This Blog Entry is Dedicated to the Natural History Caucus, Many of Whose Members work in Collections Serving Paleontology: You Help Promote the Enduring Fascination of Kids of All Ages with Dinosaurs, and Deserve the Nation's Thanks for the Careers in Science this Inspires
We all pretty much believe in things like gravity and inertia, even if we cannot do the math behind them. We also tend to believe professional engineers when they make more sophisticated claims about a given metal beam being able to support a skyscraper, or a truck of a certain rating being able to haul a cargo of so many tons at a particular top speed, because we know that these engineers have a firm grounding in the laws of physics that govern those situations. But structural and automotive engineers are not the only ones who can do these calculations and make pretty near exact analyses of what is possible and what is not. These days, vertebrate paleontologists are doing some pretty good biomechanical engineering analysis themselves on the fossil record of predatory dinosaurs. A look at one of the year 2007’s top dinosaur stories gives us some good examples of how things that seem totally conjectural to laypersons such as ourselves, are actually based on calculations of what kind of body structure it would take for dinosaurs to overcome gravity and inertia routinely and thrive daily, millions of years ago.
So Just How Big Were the Big Meat-Eating Dinosaurs & How Do We Know?
One of the biggest stories this year was the announcement by a team led by Xu et al. (2007) from the Chinese Academy of Sciences that they had found a gigantic bird-like dinosaur Gigantoraptor erlianensis. Based on about 16 well preserved bones, including a mandible (basically a jaw), they showed that this animal was about 24 ft. long, about 12 feet high at the hip and weighed about 3,000 pounds. This creature was taller than a giraffe , was longer than the longest living crocodile ever measured, and weighed about as much as a black rhino. Yet, at least in its erect stance, it resembled Sesame Street’s Big Bird, assuming that Big Bird also had very heavily clawed feet and wings that also ended in very serious claws. It was largely meat-and –mollusc eating, but apparently could cross-over into plants. The posture in which it apparently walked (or ran) featured a head held somewhat aloft and forward of the body, shoulders leaning forward (like a charging football player running almost parallel to the ground) with its tail held out stiffly in back (no analogy with the football player there. )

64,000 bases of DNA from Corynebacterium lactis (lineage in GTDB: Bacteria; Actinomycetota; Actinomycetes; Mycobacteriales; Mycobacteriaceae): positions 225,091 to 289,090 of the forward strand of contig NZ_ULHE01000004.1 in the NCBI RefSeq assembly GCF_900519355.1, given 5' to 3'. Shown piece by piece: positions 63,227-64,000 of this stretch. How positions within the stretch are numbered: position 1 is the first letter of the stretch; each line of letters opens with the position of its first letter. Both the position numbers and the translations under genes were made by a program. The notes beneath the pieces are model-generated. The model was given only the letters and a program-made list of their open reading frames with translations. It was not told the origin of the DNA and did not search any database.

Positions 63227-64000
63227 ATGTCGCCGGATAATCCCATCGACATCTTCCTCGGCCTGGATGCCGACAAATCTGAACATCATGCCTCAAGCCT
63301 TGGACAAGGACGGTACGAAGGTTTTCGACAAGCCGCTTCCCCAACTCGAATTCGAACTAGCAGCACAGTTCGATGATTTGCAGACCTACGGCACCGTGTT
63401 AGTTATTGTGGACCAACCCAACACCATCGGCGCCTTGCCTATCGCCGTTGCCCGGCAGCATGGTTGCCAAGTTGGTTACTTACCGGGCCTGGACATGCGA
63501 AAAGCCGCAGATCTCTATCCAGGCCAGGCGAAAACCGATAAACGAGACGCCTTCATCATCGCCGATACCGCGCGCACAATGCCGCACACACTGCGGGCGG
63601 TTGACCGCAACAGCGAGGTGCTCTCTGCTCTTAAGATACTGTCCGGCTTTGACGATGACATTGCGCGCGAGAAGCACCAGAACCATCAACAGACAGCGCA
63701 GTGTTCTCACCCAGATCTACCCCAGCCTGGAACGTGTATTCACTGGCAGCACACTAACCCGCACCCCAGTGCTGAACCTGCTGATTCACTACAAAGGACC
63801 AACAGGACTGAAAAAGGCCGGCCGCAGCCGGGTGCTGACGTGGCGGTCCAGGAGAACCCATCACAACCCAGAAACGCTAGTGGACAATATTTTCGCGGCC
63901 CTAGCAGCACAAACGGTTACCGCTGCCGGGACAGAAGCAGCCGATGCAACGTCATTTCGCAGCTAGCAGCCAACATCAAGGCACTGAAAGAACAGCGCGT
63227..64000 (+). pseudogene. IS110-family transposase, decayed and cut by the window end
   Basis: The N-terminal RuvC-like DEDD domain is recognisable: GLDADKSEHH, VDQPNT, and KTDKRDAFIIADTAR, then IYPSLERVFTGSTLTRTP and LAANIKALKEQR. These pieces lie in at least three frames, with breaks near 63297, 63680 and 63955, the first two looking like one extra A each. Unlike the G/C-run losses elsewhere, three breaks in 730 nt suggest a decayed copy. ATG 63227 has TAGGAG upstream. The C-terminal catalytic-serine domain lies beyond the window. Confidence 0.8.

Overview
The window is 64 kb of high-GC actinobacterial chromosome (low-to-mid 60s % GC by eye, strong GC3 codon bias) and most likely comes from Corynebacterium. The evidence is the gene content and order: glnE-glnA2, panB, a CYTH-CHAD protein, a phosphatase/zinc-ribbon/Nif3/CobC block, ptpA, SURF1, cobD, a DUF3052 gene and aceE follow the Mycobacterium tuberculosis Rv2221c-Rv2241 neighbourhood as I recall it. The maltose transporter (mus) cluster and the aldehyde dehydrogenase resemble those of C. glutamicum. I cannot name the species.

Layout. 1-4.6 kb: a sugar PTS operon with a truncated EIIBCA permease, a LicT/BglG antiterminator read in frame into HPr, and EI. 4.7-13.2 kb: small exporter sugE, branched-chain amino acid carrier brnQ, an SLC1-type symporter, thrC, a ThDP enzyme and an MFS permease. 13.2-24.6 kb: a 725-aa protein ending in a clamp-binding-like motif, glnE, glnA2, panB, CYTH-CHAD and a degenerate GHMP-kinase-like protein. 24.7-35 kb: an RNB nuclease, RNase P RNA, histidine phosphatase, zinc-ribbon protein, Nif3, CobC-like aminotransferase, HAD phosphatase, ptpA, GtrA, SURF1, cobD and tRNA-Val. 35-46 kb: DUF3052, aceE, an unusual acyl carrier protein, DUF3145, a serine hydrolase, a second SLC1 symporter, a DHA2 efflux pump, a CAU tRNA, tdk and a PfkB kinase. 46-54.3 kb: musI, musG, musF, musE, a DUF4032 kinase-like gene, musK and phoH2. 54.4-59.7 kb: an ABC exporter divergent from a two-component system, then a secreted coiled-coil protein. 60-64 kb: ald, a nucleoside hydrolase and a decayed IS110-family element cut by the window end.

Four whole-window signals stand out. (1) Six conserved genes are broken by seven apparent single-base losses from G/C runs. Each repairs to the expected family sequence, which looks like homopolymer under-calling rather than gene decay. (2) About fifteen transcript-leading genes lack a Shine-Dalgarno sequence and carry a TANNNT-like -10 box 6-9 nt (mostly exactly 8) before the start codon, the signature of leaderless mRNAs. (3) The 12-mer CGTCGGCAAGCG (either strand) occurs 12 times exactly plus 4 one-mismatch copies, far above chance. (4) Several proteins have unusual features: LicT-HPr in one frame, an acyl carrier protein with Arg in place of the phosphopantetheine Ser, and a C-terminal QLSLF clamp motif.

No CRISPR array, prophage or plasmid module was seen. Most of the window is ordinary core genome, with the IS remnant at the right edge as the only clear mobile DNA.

How did the paleontologists infer all this? First, they were able to determine it was bird-like owing to both its wing-like bone structure, certain feather-like patterning on those bones and histological (microscopic bone tissue level ) data that matched it to other bird-like dinosaurs (the latter detail showing the porosity of the bones also explains why even at 3,000 pounds, Gigantoraptor was light, and probably fast on the ground, for its size) . Second, they had samples of more complete skeletal remains from other smaller bird-like ancient animals, so they had a head start by being able to scale up using structural analogies (or “homologies”), when filling in some of the remaining major bio-architectural blanks. Third, the grooving and tilt of the bone surfaces indicated the leaning and standing aspect of the bird-like dinosaur. Fourth its ultimate live weight was calculated using measurements like the major bones’ circumference, length, and the ratios among them: this is not unlike bringing in an a broken auto part to an auto body parts shop and the staff there being able to tell you what kind of car or pick up truck you were driving, and how much it could tow behind itself or carry in its cargo box. Fifth, the jaw structure showed that it was somewhat beak-like, in a kind of rounded goose-like manner, but there were places for teeth in the back. The creature could grab and break off a chunk of prey with the front end and masticate with the back. While this structure is not widely seen in extant animals, it has been found in related dinosaurs. In those other dinosaurs the bones of smaller eaten dinosaurs were found within the predator’s fossilized body frames where the stomach of the predator that ate them would have been located, although a smaller number of specimens showed occasional fossilized plant remains instead. As with many current dinosaur studies, CAT scans and computer graphics were used to help visualize details and help visualize matching “missing pieces.”